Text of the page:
Veteran reporter Allan Little to leave the BBC
Veteran reporter Allan Little, who covered the first Gulf War and the Rwandan genocide, has announced he will leave the BBC at the end of 2014.
He started his BBC career in 1983 as a researcher in Glasgow before joining the Today programme, specialising in foreign reporting.
As a correspondent in Johannesburg, Moscow and Paris, he won several awards for his reports and documentaries.
His departure will be "felt deeply", the BBC said in a statement.
Jonathan Munro, the BBC's head of newsgathering, thanked Little for his "immeasurable contribution".
Mr Munro said: "His career has defined a generation of superb, committed journalists and, in doing so, burnished the reputation of BBC News."
In the early 1990s, Little reported on the Gulf War from Baghdad and Kuwait and covered the Shia rebellions in southern Iraq.
In 1991, he was despatched to the former Yugoslavia, where he spent the next four years reporting on the conflict in the region.
He regularly reported from The Hague on the trial of Slobodan Milosovic, Radovan Karadzic and, most recently, Ratko Mladic.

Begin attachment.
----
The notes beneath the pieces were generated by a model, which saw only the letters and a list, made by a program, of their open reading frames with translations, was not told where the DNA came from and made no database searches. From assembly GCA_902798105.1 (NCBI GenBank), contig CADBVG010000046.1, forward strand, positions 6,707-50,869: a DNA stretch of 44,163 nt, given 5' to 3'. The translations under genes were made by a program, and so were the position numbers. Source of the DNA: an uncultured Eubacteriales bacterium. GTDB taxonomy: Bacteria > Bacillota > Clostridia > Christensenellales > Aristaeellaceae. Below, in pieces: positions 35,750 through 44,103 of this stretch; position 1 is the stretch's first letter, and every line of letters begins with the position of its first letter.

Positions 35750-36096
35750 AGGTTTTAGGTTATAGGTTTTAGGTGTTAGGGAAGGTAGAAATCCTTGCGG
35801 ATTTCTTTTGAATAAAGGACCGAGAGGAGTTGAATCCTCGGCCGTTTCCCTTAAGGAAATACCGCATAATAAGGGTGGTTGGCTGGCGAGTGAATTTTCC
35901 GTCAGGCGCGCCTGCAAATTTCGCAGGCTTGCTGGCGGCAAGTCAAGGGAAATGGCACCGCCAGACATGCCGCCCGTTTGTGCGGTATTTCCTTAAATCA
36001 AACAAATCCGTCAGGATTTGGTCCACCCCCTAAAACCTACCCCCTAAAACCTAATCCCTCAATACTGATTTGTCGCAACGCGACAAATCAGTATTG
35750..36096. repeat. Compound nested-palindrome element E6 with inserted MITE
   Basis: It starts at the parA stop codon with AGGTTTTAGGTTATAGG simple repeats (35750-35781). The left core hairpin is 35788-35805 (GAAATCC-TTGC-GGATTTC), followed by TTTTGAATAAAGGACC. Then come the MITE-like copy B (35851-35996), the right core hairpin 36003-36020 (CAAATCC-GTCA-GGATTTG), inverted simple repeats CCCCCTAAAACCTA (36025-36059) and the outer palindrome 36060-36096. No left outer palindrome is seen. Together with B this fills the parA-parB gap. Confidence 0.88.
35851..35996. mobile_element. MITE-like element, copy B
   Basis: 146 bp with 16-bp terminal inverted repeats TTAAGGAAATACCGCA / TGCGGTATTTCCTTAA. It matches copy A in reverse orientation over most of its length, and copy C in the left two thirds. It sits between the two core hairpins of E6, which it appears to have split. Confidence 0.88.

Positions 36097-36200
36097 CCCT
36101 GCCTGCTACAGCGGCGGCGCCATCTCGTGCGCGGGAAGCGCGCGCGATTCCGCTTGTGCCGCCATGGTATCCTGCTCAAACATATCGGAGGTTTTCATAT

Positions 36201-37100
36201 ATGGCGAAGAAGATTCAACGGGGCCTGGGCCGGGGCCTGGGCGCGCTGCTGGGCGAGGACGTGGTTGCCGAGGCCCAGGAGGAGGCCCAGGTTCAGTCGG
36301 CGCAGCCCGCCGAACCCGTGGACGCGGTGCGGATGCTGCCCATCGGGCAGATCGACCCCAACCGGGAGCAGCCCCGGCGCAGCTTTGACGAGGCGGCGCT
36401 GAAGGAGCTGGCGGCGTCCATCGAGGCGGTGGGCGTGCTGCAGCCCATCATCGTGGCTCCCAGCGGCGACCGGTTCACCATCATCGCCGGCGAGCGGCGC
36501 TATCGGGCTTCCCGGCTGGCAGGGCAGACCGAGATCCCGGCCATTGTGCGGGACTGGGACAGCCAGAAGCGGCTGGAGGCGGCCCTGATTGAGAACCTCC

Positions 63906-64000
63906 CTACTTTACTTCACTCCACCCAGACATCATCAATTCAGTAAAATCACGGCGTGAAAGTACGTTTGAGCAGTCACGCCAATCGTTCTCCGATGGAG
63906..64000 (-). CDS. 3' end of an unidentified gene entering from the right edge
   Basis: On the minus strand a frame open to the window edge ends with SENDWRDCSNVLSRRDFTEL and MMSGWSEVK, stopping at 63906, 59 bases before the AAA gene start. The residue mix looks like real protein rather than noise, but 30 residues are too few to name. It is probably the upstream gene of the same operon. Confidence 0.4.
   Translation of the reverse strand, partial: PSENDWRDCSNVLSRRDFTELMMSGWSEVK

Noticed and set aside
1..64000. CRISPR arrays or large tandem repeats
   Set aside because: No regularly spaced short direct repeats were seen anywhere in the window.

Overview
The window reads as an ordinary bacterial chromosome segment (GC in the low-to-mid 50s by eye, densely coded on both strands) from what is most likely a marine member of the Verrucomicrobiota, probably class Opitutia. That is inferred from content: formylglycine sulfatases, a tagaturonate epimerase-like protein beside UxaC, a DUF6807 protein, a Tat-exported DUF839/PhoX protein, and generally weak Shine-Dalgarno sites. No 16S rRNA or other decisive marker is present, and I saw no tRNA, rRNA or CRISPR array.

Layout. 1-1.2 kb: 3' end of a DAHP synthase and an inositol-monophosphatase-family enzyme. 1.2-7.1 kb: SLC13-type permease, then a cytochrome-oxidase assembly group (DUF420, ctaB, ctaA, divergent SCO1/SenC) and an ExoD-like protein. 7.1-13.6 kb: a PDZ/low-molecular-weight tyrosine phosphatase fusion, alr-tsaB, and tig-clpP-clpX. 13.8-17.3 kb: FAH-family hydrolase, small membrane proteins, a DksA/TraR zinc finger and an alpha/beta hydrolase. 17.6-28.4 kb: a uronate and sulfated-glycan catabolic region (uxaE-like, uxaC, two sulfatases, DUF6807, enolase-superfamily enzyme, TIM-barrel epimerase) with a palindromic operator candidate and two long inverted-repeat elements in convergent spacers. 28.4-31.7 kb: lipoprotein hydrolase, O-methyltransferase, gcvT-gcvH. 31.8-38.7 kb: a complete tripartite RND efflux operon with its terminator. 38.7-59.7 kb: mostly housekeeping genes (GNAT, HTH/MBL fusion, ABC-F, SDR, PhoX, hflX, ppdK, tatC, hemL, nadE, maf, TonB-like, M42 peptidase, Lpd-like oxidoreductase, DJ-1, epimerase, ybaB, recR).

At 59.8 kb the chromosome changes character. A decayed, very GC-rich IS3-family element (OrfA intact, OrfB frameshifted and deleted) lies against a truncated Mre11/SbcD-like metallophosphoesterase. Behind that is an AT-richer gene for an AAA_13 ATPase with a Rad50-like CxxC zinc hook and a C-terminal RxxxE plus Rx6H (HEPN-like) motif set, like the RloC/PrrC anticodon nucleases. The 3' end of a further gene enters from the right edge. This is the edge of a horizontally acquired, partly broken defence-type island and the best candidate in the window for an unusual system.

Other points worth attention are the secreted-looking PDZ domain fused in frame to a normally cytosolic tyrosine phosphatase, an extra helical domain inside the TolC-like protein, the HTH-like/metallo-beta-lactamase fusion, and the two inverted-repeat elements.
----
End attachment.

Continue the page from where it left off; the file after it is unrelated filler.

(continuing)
Little moved to Johannesburg in 1995 for a two-year stint as South Africa correspondent.
During this time, he reported on the aftermath of the genocide in Rwanda, the fall of President Mobutu and the outbreak of the Ebola virus in Zaire.
Between 1997 and 1999, Little was the BBC's Moscow correspondent, covering the political and economic upheaval of President Boris Yeltsin's regime.
He then worked as the BBC's Africa correspondent from 2000 to 2001 and as the Paris correspondent from 2001 to 2005.
In 2012, Little received the coveted British Journalism Review Charles Wheeler Award for Outstanding Contribution to Broadcast Journalism.
In his more recent role as a BBC special correspondent, he has reported widely on devolution and the questions around Scottish independence.